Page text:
Can Managed Access Work for Haʻikū Stairs?

Jun 15, 2017


The 3,922-step staircase was built in 1942 by the U.S. Navy as part of the war effort following Pearl Harbor. The military built a radio communications system that sent low-frequency radio waves to submarines and ships.
Credit Kuuwehi Hiraishi

The Kāneʻohe Neighborhood Board is considering a resolution about the future of the popular yet illegal Haʻikū Stairs. The U.S. Coast Guard closed the trail also known as Stairway to Heaven in 1987, but the hikers keep coming. 


The impact of illegal hiking activity on the trailhead community in Haʻikū is coming to a head, and one group believes reopening the trail is the answer. HPR News' Kuʻuwehi Hiraishi reports.

ANSDELL: The stairs are officially closed, and there is security in place that the Board of Water Supply are providing.  That’s in place 24 hours a day, but it’s not really been particularly effective. There’s people up there almost every day.

Most hikers try to get to the trailhead before sunrise to avoid the security guard contracted by the Honolulu Board of Water Supply.
Credit Kuuwehi Hiraishi

I met Vernon Ansdell, President of the Friends of Haʻikū Stairs, for this interview near the trailhead. Over the course of an hour, I counted 24 hikers exiting the trail. Some came down with their shirts tied around their face like a mask. Others ran from the trailhead to their cars.

ANSDELL: So these people aren’t doing anything. They’re just walking out of there, or walking out to catch the bus. They’re not trashing anything. They’re not making a noise. And you see if it was open under managed access, you’d have total control over stuff like that. That wouldn’t happen. 

Can managed access work for Haʻikū Stairs? It is one of three scenarios being considered in an Environmental Impact Statement being prepared by the Honolulu Board of Water Supply. The Board of Water Supply owns the land beneath the stairs. Here’s Ansdell.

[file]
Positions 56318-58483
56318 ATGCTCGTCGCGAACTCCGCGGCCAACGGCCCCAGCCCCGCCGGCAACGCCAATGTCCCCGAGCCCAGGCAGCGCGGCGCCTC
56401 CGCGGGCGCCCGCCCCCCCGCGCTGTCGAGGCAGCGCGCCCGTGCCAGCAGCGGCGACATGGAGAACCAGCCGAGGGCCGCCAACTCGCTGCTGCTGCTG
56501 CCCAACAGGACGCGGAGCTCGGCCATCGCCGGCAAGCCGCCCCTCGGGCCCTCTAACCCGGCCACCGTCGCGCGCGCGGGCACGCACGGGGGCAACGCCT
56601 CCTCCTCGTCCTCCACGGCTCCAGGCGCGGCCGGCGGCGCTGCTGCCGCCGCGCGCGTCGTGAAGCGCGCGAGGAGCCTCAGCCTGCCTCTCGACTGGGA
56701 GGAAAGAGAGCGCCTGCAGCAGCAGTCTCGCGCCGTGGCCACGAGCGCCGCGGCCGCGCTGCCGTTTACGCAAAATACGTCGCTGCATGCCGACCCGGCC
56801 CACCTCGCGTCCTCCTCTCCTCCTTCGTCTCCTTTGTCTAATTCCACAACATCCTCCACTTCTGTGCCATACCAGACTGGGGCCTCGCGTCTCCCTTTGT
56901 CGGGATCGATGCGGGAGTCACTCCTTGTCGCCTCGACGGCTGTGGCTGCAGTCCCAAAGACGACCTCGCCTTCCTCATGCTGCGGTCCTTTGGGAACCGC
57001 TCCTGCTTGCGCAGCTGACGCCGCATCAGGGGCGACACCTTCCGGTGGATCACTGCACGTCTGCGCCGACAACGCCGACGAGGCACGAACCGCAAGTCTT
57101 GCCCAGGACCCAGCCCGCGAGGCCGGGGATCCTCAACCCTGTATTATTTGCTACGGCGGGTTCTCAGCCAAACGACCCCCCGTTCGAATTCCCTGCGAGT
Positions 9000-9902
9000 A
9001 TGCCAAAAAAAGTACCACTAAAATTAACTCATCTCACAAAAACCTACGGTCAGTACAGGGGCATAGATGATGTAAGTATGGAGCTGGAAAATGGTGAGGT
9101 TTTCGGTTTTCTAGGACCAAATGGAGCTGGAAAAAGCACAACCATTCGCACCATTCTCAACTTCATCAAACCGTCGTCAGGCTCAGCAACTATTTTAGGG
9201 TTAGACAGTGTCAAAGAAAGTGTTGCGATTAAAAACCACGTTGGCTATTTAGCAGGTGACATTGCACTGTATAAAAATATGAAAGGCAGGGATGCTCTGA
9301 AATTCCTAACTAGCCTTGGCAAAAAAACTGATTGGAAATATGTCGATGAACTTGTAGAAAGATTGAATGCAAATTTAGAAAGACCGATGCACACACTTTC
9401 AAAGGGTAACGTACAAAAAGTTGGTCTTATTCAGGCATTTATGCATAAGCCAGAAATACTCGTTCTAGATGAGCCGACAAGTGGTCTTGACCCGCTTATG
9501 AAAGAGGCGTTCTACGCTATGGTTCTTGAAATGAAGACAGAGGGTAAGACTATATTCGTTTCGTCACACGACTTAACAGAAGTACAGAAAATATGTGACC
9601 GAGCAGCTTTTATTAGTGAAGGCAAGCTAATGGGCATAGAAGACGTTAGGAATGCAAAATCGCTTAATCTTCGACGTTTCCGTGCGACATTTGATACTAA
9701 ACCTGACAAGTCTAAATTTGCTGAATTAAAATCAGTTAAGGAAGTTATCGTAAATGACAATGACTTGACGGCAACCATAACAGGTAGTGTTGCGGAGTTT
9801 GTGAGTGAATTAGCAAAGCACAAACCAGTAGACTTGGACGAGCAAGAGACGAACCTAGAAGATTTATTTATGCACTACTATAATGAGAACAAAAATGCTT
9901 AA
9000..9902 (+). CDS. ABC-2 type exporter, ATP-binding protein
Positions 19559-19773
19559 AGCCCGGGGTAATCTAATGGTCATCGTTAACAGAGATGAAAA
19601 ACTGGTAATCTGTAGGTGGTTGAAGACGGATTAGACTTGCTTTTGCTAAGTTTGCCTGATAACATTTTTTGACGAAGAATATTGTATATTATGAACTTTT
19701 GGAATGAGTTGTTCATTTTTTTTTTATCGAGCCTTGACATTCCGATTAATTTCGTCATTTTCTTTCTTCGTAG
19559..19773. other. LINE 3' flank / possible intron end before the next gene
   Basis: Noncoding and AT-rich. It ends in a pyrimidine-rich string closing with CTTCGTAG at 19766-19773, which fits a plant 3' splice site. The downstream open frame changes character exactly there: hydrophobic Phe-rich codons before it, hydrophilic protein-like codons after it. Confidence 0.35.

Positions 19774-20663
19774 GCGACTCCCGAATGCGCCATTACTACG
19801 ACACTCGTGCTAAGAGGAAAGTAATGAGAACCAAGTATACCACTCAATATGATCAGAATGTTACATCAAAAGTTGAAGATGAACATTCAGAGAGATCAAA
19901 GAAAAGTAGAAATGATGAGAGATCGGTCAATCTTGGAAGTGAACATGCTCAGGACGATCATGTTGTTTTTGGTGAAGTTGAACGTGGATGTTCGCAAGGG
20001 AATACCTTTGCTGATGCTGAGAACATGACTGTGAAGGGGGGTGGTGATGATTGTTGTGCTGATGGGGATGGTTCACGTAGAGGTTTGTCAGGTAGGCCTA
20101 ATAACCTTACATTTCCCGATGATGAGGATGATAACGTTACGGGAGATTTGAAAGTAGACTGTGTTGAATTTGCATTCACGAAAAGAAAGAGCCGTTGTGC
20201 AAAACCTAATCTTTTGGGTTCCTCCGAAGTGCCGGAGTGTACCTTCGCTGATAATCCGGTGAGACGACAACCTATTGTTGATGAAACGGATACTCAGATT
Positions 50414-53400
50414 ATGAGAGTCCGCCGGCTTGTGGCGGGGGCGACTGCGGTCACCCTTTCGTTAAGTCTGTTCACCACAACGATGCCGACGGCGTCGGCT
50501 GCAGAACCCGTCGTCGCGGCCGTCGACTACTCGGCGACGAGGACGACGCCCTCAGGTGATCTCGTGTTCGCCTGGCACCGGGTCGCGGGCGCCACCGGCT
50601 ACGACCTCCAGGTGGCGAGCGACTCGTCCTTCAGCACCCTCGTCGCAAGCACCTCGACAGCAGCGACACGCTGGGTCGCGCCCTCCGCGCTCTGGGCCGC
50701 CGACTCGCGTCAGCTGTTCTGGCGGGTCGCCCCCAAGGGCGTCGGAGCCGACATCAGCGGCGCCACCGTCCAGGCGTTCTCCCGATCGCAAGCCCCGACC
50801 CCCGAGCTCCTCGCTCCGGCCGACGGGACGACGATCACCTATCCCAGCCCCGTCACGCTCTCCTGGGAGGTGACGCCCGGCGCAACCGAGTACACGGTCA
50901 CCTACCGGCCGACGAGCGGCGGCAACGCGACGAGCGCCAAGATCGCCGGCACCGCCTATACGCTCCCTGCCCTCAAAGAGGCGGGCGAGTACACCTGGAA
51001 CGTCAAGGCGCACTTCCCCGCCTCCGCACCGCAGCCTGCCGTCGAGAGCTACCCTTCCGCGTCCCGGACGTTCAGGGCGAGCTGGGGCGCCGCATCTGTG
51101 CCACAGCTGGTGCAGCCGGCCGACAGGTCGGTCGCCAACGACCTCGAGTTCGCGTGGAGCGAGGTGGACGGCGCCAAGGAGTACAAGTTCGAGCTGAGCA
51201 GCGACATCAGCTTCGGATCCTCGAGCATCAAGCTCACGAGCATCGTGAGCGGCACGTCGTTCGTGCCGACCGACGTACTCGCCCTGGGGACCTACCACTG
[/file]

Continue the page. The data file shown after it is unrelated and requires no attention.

ANSDELL: We are proposing to open up the stairs under managed access. We would have a very solid plan in place for insurance, maintenance and security. Plus everyone would sort of be monitored, and supervised and briefed before they go up. All the hikers would be accompanied at some level. These would be people explaining the cultural and the educational benefits of the hikes. Not just a recreational experience.

Legal access to Haiku Stairs was last managed by the U.S. Coast Guard in the 1980s. An estimated 20,000 people a year traversed the staircase during that time.
Credit Kuuwehi Hiraishi

The other two options being considered in the EIS are tearing out the stairs and keeping the status quo. Kathleen Pahinui is spokeswoman for the Honolulu Board of Water Supply.

PAHINUI: It wasn’t too bad when it was just a couple of people a week. Unfortunately with the spread of social media and people wanting more and more different and unusual and unique experiences, the traffic in these areas has escalated. Even managed trails are having problems just with the sheer volume of people.

Haʻikū Stairs isn’t the only trail on Board of Water Supply land. The agency’s watershed properties include three well-known waterfall hikes in Kahaluʻu, Kalihi and Nuʻuanu. Trespassers could be fined up to $1,000. Do not trespass signs are posted. Security cameras installed. But the hikers keep coming.

View of the H-3 from Haiku Stairs.
Credit Kuuwehi Hiraishi

PAHINUI: If you’ve got hundreds people tramping up on a watershed, you’re not really protecting the watershed. You’re killing the grass. You’re bringing invasive species up on your clothes, your shoes, your backpack.  The best way to protect the watersheds is to have no access, and keep it closed, and let nature do its thing.

Ultimately, the future of the stairs rests with the Board of Water Supply, whose draft EIS should be out in another 3 to 5 months.

PAHINUI: We respectfully request that people just stay away while we’re sorting this out and you know come to a conclusion.